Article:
Edina Country Club in Minneapolis reopened on 1 July after a US$3.4 million renovation at the hands of Lehman Design Group. Minnesota-based contractor Duininck Golf carried out the work.
Founded in 1923, Edina was one of the first clubs built in the city, and was designed by pioneering architect Tom Bendelow. While the sequence of holes at Edina has changed numerous times through the years due to clubhouse relocation, the layout has remained basically the same.
Club president Scott Thiss says a course renovation completed in 1995 was not properly executed. “We’ve been playing on a golf course with serious issues for 15 years,” he said. “In 2009, 80 per cent of the membership voted to fix the course once and for all, an unheard-of mandate for a proposed change involving a year-long closure.”
Minnesota native and PGA Tour veteran Tom Lehman presented a detailed hole-by-hole description of the proposed changes to the members last year. “Lehman added his own vision of requiring golfers to use thoughtful shot strategy and to use every club in the bag,” Thiss said. “The main idea was to re-establish the look and feel of the original 1923 layout, address safety issues, and create a fun and playable experience for all members.”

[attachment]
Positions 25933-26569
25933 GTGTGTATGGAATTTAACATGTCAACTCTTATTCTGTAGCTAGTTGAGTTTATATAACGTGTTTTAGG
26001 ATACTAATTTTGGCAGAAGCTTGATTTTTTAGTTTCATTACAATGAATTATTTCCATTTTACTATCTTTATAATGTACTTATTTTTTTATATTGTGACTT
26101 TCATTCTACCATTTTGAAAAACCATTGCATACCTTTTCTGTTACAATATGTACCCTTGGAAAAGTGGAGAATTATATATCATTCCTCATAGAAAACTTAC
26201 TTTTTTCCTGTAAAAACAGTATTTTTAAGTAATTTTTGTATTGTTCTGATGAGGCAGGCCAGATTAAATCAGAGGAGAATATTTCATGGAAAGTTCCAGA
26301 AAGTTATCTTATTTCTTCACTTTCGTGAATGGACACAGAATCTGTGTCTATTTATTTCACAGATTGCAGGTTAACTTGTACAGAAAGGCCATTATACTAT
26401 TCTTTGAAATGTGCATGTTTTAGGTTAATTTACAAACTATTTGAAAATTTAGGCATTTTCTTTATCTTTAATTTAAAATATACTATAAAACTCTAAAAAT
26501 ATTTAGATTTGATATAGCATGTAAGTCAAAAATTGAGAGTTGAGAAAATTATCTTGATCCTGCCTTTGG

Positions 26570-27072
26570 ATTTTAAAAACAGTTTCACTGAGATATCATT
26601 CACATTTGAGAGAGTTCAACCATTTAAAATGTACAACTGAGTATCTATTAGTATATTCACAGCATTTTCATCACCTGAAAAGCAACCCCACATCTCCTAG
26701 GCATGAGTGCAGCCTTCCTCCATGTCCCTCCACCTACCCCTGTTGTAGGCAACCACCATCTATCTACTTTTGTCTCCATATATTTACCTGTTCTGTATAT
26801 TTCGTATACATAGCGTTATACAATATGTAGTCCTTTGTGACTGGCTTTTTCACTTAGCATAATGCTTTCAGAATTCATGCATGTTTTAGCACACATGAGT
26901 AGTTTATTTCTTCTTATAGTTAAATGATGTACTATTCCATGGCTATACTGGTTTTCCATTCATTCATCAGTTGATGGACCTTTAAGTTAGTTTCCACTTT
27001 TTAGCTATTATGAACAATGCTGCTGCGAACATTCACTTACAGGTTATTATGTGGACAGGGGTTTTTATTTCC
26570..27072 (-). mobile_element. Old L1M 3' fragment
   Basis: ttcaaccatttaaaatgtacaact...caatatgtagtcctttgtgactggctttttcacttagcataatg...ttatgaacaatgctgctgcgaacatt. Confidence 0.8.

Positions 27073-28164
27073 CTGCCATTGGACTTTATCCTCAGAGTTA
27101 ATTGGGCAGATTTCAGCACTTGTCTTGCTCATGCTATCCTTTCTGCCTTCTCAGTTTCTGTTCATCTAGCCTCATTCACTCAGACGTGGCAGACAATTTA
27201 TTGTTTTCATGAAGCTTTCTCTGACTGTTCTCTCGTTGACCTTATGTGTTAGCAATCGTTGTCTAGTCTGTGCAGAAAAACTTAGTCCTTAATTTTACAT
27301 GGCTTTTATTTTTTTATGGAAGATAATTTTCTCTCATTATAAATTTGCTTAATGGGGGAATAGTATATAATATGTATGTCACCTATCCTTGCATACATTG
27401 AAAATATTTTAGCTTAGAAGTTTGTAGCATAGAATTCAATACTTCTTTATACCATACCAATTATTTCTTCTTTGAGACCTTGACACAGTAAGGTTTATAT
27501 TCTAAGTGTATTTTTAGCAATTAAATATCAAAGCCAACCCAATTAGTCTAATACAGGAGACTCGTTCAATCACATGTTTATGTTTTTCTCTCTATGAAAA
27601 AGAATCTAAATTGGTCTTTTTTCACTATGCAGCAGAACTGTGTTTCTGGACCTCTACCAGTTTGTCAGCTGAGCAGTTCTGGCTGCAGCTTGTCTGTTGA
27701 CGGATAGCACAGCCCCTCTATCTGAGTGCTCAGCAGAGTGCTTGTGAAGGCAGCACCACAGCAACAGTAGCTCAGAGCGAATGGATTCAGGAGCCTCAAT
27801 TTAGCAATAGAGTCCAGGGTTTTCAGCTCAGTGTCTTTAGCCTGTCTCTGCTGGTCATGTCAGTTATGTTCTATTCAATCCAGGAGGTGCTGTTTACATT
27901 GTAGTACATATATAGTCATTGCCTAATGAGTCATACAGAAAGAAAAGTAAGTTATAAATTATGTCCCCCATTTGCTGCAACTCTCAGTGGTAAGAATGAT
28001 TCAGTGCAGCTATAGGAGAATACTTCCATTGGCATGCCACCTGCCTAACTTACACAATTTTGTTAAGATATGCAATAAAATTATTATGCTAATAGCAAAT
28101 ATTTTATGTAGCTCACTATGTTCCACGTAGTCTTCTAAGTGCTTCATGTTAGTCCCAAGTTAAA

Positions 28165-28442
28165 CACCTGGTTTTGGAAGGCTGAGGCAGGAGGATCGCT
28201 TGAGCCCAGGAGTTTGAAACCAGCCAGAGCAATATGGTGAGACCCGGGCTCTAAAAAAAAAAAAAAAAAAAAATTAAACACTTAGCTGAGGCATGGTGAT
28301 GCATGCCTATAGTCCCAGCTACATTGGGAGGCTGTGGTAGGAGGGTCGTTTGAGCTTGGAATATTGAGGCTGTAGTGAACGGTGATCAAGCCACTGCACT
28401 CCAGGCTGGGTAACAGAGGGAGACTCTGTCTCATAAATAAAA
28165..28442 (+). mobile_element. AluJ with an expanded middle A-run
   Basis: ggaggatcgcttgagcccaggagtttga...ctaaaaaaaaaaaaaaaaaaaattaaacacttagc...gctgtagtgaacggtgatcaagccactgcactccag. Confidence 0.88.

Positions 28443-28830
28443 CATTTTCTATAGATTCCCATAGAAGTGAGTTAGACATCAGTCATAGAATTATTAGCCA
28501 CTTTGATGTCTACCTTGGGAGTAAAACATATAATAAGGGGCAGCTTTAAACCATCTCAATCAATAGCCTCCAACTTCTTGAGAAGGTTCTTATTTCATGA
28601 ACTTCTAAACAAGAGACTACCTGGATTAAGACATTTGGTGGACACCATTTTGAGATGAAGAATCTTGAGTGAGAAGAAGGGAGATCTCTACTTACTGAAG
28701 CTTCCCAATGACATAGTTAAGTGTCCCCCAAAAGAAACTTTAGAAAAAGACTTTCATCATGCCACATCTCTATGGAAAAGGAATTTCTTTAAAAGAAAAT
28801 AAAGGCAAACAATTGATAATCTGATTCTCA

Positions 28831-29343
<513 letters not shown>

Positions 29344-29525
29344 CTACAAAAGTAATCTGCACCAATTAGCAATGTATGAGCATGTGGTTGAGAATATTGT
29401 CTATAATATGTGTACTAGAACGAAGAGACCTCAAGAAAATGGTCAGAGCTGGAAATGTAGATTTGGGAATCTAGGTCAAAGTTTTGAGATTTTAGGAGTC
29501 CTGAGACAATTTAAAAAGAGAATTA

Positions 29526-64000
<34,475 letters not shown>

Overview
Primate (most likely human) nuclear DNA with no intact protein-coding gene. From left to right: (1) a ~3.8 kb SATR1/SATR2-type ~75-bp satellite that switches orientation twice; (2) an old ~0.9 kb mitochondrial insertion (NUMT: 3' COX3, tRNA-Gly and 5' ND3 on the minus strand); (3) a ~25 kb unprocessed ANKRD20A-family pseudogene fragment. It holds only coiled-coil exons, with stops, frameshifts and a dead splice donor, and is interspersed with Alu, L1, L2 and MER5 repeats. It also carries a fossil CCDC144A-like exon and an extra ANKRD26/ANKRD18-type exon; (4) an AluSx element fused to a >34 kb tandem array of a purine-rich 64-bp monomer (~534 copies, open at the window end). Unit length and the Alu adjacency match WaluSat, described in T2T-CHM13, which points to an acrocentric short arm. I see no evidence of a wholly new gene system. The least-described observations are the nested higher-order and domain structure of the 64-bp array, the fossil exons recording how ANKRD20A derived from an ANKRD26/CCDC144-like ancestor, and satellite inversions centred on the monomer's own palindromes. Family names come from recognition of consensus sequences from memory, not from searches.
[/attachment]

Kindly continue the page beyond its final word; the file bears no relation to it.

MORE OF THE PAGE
Last May, Lehman embarked upon an extensive makeover. The greens, which had suffered drainage setbacks in the past, were dug up, cored out and rebuilt to USGA specifications. Tees were rebuilt and in some cases repositioned to create mild doglegs at straightaway holes.
Chris Brands, Lehman’s design partner, said: “Because we were trying to emulate the look of a 1920s golf course, the shapers had to match the era’s character by deepening the bunkers, creating sharp slopes and conjuring a certain look of unevenness common to the period. The Duininck team was able to accommodate all that. They did a really good job of creating the look and feel of an antique golf course. It’s as much a mental exercise as a physical one, and they were up to the task.”